Filip estimates there are around two million Poles living in the UK, although this number might be changing even monthly. This is a sizeable proportion of the population, but one which we know relatively little about. Particularly when you compare this to, for instance, the omnipresent media profile of Muslim communities.

I ask Filip if he thinks the media overlooks Poles and Polish culture, in favour of other communities. He says this is simply down to what makes the news – and bad news is what sells papers. “Nobody wants to read about what’s good and what goes smoothly. It’s just boring for the readers. Scandals, tragedies, etc, that’s what’s making headlines,” he says. Currently, there is the Polska! Year season in the UK, a 12-month celebration of Polish arts and culture at venues across Britain which began in May last year, with the Queen as a patron. Filip asks me if I’ve attended any of the events, or even heard of this festival, and I have to shake my head.

Return trips back home to Poland are down to what deals are available online, Filip tells me. The expansion of the EU coincided with the rise of cheap flights and budget airlines, and he says that although he travels back around twice a year, there are others he knows who do so much more frequently, depending on the prices. For instance, recently he purchased two return flights for £30. “It’s really cheap and affordable and I’m glad my British friends decide to visit Poland, come back and thank me for the advice. My country offers a lot to see and experience. Why not grab the chance?” he says. But there are other Poles he has met, who can’t pop back to Poland much at all, because they can’t afford it or decide not to spend too much money and simply save it instead.

This is the flipside of the EU’s expansion, and one which we’re more likely to be familiar with through the media. In 2007, Chief Constable of Cambridgeshire Police, Julie Spence, went public with her concerns that the government was underestimating the numbers and impact that migrants from Eastern Europe were having on public services such as the police, and that her force needed more funding to cope with the extra demand being put on it.

As a reporter on a local paper in north Cambridgeshire at the time, I remember noting that between a quarter and a third of defendants appearing in a local magistrates court were from Lithuania, most requiring an interpreter, usually on drink driving charges or other motoring offences. This was a staggering proportion for the tiny market town in the Fens which was my patch, but this was an agricultural area, an industry in which the majority of these migrant workers were employed. I remember queues in the local library to use the internet; letters of complaint from neighbours about gangmasters’ vans pulling up in residential areas at 5am and sounding their horns; anonymous tip-offs about rivalry between recruitment agencies turning ugly, with minibuses being vandalised.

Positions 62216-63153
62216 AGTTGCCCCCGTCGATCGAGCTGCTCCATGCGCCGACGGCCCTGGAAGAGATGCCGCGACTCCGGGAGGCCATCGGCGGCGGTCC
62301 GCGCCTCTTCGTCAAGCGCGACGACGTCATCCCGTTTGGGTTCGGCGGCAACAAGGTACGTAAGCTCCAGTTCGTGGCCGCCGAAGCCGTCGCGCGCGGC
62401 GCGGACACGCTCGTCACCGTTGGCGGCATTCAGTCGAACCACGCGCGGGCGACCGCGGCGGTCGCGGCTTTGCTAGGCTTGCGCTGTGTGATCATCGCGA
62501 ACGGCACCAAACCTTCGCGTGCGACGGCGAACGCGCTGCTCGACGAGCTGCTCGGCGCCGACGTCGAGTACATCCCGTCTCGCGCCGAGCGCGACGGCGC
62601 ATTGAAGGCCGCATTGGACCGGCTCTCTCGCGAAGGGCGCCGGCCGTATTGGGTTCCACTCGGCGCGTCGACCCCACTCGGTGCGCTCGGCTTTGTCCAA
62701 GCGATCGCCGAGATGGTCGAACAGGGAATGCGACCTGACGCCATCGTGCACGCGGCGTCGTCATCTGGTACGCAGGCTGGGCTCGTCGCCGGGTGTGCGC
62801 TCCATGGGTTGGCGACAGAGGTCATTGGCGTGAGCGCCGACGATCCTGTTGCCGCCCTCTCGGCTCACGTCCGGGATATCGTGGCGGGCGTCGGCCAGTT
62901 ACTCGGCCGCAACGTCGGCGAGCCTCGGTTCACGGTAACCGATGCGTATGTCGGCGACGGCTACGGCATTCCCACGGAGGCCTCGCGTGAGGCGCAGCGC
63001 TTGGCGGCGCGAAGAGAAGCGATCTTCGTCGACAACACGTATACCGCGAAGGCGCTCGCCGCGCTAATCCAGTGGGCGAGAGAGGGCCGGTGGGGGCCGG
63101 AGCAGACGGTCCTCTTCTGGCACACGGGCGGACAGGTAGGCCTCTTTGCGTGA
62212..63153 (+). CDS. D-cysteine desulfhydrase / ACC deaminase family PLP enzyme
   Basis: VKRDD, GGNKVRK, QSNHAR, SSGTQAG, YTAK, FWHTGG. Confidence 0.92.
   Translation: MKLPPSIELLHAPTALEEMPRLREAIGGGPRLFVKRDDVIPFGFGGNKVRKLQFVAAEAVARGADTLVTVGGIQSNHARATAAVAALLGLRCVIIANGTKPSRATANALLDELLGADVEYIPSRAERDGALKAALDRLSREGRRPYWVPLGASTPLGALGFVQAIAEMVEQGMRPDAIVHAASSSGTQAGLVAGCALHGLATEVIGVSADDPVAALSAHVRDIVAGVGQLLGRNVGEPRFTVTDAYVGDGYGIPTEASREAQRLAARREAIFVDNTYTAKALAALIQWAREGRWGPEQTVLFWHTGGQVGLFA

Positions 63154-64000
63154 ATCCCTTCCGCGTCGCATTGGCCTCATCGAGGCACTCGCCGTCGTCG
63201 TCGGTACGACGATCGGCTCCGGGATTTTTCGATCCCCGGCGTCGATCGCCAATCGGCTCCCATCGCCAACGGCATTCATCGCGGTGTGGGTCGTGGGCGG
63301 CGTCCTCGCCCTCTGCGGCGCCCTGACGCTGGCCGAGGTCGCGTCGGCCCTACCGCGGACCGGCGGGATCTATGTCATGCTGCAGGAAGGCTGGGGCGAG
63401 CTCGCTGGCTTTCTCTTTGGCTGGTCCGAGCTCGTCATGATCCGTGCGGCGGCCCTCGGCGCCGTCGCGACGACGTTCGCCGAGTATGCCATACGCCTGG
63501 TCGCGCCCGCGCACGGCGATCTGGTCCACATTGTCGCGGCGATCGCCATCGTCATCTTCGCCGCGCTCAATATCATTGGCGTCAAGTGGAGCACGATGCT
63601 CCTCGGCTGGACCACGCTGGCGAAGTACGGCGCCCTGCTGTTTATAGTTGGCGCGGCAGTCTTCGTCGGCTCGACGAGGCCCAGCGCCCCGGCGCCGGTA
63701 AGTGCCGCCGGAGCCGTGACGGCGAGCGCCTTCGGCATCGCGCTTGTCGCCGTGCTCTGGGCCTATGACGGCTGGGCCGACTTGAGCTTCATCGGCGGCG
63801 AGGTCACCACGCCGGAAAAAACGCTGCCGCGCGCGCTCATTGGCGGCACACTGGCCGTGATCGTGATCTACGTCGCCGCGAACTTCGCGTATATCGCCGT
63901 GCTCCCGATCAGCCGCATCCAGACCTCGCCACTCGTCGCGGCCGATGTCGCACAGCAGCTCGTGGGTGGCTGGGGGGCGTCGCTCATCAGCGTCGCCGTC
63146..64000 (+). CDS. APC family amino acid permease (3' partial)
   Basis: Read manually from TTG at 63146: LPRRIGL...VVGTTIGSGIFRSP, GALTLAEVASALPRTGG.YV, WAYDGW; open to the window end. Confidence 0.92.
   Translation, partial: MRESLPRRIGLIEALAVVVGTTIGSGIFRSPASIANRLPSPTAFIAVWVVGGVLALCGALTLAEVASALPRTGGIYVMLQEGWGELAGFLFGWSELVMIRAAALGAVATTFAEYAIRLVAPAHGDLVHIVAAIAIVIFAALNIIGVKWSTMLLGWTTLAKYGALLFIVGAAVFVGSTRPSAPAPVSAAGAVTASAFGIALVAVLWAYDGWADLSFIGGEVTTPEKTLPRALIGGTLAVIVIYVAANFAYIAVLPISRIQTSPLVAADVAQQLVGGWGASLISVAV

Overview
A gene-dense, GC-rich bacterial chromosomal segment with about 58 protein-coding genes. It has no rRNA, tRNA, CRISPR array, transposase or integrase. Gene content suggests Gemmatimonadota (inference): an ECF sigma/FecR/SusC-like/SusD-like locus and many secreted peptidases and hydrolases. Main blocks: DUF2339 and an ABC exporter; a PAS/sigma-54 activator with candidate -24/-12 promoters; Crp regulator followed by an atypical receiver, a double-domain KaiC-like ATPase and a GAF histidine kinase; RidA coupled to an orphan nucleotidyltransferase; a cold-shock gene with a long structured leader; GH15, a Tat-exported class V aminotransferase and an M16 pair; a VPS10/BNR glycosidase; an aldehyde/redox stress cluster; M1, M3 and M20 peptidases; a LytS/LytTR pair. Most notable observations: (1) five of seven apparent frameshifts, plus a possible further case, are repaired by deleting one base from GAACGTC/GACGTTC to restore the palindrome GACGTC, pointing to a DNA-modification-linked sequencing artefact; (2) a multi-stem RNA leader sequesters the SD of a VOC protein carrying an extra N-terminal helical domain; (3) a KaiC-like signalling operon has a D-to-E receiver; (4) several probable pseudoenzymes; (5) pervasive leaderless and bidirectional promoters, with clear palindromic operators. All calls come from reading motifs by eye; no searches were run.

But that’s what the media highlights, playing up to the anxieties of middle England. Back to those interesting cultural differences. As with Christmas, Easter has its own traditional ingredients and menu: white borscht; bacon; white sausage; ginger cake. On Easter Saturday and Sunday hard boiled and chopped eggs feature prominently at breakfast. And ‘Wet Monday’ – that’s the Easter Monday custom of throwing water over people. Some sources state that it’s a tradition pre-dating Polish Christianity, whereas others cite it as homage to the baptism of Mieszko I, Duke of the Poland, in the late 10th century.

“That’s when people decide to stay at home,” Filip says. “These days it has become like anti-social behaviour, people use buckets in the street, throwing water into buses and that has nothing common with tradition and a custom!”

To find out more about Polish cuisine, read Filip’s blog at http://www.polishcookery.blogspot.com

First published in January, 2010, in Lucid Magazine; available in This Is The World That We Live In, a collection of Lucid Magazine, at:  http://www.lulu.com/gb/en/shop/sylvia-arthur-and-athena-kugblenu-and-paul-knipe-and-james-willsher/this-is-the-world-that-we-live-in/paperback/product-12034251.html 


About James Willsher

Newspaper and magazine reporter since 2004, has freelanced in Russia and Central Asia, and does local government PR. Likes green tea and interviewing people / places. Phil Garrett was a pen name. @JGWillsher jamesgwillsher@hotmail.co.uk